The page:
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Payne Bluff above Sandon on the Kaslo and Slocan Railway

The Kaslo and Slocan Railway was a 3 ft (914 mm) narrow-gauge railway between Kaslo, Slocan, and the mining community of Sandon in the Kootenay region of British Columbia between 1895 and 1955 totalling about 53 km (33 mi) of track. It was operated originally by the Great Northern Railway and later by the Canadian Pacific Railway.


History as K&SEdit

After silver was found in the mountains near what is now known as Sandon in 1891, several investors obtained a provincial charter in 1892 to build a railway between Kaslo and the new mines. Kaslo, on the shore of Kootenay Lake was served by steamers connecting with railways near Creston and Nelson, British Columbia.

The railway was built west up Kaslo River to the pass with Seaton Creek, passed across the hill above the boom town of Three Forks to Sandon. The Canadian Pacific Railway had already reached Three Forks in late 1894 by building from the west from Nakusp on the Arrow Lakes with its Nakusp and Slocan Railway. Both railways reached Sandon in late 1895.

Construction on the railway started in 1895 after obtaining financial backing from the Great Northern Railway which was seeking advantages against the Canadian Pacific Railway and traffic for its mainline at Spokane. Great Northern had gained control of the Nelson and Fort Sheppard Railway in 1893 which gave it access to Kootenay Lake. Great Northern bought out the original investors in 1897 making the railway part of the Great Northern system under the Kootenay Railway and Navigation banner. Much of the ore from the K&S was shipped to US smelters, providing traffic for the GN.

The Kaslo and Slocan faced stiff competition with the CPR's Nakusp and Slocan for the ore from the mines. On December 16, 1895, crews from the Kaslo and Slocan attacked and demolished the station the CPR had just built on land disputed between the two railways. The CPR relocated the station to other land. Both railways competed with building spurs to service mines in order to obtain ore traffic destined for the other railway.

View from the Kaslo and Slocan Railway

The K&S was very profitable in the later 1890s. The railway had high operating costs because of its location along the sides of steep hills, many of which had been burned in forest fires, which subject the line to frequent snow and mud slides. In 1900 Sandon burned to the ground and labour problems at the mines spelt an end to the boom years causing financial problems for the railway. By 1904 the line was losing money on each train it ran.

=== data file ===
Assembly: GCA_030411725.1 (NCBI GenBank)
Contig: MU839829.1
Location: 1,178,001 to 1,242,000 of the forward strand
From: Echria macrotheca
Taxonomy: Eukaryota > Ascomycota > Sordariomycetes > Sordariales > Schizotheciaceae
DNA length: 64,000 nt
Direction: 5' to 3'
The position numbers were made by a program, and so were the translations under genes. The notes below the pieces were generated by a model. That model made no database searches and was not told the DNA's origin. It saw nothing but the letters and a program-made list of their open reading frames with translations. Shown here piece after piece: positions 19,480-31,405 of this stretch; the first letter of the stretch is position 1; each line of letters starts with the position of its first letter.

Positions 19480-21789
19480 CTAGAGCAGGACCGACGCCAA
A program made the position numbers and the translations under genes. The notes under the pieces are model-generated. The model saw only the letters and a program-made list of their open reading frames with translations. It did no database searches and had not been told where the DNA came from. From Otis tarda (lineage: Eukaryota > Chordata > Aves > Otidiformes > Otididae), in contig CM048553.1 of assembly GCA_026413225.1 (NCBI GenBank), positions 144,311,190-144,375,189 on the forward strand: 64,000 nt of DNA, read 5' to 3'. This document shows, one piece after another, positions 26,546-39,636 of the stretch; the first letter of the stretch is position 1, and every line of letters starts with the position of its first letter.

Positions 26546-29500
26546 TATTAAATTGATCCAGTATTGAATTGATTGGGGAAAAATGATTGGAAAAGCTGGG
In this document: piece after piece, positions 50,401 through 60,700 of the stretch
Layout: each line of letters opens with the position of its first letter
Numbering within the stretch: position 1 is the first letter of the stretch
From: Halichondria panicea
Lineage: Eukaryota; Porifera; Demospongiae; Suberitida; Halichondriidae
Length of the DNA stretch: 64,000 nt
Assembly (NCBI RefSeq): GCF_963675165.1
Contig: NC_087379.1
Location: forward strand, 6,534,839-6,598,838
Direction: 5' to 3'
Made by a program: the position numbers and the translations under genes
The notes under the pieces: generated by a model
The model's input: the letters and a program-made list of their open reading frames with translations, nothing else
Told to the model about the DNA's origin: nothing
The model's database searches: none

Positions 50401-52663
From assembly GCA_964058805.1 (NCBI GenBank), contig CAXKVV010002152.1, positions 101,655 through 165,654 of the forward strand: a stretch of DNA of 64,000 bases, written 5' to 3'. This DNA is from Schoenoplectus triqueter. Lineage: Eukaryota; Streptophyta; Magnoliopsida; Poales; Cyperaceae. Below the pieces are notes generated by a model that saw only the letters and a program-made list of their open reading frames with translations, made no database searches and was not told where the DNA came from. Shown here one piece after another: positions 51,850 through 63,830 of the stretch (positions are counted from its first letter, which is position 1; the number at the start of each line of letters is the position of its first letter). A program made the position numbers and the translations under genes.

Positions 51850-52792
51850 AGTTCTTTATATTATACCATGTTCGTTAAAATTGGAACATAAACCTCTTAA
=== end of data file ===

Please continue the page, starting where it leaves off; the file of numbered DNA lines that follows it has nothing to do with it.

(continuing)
In 1908, service was suspended to Sandon, with trains only servicing as far as McGuigan because expensive repairs needed to be done to bridges damaged by spring slides. While the track was rebuilt, service was never restored. In 1910, a serious forest fire burned much of the remaining major bridges and snow sheds.

History under CPREdit

In 1911, GN sold the railway to Kaslo business people and local mine owners who revived the line enough to ship ore from the pass near Bear Lake down to Kaslo. With backing from the provincial government, in 1912, the CPR agreed to lease the K&S for 999 years. The CPR rebuilt it to standard gauge and connected it with its existing Nakusp & Slocan line by abandoning the exposed section across Payne Bluff and thereby establishing a line from Nakusp through to Kaslo in November 1913.

The region had a moderate boom during World War I with the increased need for minerals but otherwise experienced gradual decline in rail tracks. The CPR operated the line until it was abandoned. The pass between Sandon and Kaslo was severed in 1955 due to flooding.


The railway climbed steeply (3.35%) out of Kaslo to the first bench and then the pass at Bear Lake. From there the railway stayed level as it rounded Payne Bluff above the 'Three Forks' confluence and on to Sandon on Carpenter Creek. Branch lines served the Cody mines higher up the valley above Sandon. Riblet tramway brought silver ore down to mill and K and S siding. The line suffered from several steep sections as well as tight curves.


  • Turner, Robert and Wilkie, David (1994). The Skyline Limited: The Kaslo and Slocan Railway, Victoria:Sono Nis Press